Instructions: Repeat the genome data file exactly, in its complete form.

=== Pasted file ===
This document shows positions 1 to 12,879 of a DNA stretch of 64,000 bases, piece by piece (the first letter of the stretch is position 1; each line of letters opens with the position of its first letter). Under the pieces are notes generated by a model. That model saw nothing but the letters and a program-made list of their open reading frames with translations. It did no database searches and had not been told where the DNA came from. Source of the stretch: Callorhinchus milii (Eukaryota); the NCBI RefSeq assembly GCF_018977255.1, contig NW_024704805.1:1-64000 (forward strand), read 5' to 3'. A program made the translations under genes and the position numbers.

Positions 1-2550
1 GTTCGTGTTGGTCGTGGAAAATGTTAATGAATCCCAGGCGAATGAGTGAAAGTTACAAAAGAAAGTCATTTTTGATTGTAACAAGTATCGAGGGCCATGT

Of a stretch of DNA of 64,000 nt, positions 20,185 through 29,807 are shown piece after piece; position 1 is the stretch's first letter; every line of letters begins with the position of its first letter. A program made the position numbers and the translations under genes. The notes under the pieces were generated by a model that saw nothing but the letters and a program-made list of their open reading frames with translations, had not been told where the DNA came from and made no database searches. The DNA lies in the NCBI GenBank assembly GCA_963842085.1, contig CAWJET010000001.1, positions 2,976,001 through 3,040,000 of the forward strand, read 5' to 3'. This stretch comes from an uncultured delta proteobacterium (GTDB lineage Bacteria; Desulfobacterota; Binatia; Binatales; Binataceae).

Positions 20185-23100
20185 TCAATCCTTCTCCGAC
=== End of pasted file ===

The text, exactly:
This document shows positions 1 to 12,879 of a DNA stretch of 64,000 bases, piece by piece (the first letter of the stretch is position 1; each line of letters opens with the position of its first letter). Under the pieces are notes generated by a model. That model saw nothing but the letters and a program-made list of their open reading frames with translations. It did no database searches and had not been told where the DNA came from. Source of the stretch: Callorhinchus milii (Eukaryota); the NCBI RefSeq assembly GCF_018977255.1, contig NW_024704805.1:1-64000 (forward strand), read 5' to 3'. A program made the translations under genes and the position numbers.

Positions 1-2550
1 GTTCGTGTTGGTCGTGGAAAATGTTAATGAATCCCAGGCGAATGAGTGAAAGTTACAAAAGAAAGTCATTTTTGATTGTAACAAGTATCGAGGGCCATGT

Of a stretch of DNA of 64,000 nt, positions 20,185 through 29,807 are shown piece after piece; position 1 is the stretch's first letter; every line of letters begins with the position of its first letter. A program made the position numbers and the translations under genes. The notes under the pieces were generated by a model that saw nothing but the letters and a program-made list of their open reading frames with translations, had not been told where the DNA came from and made no database searches. The DNA lies in the NCBI GenBank assembly GCA_963842085.1, contig CAWJET010000001.1, positions 2,976,001 through 3,040,000 of the forward strand, read 5' to 3'. This stretch comes from an uncultured delta proteobacterium (GTDB lineage Bacteria; Desulfobacterota; Binatia; Binatales; Binataceae).

Positions 20185-23100
20185 TCAATCCTTCTCCGAC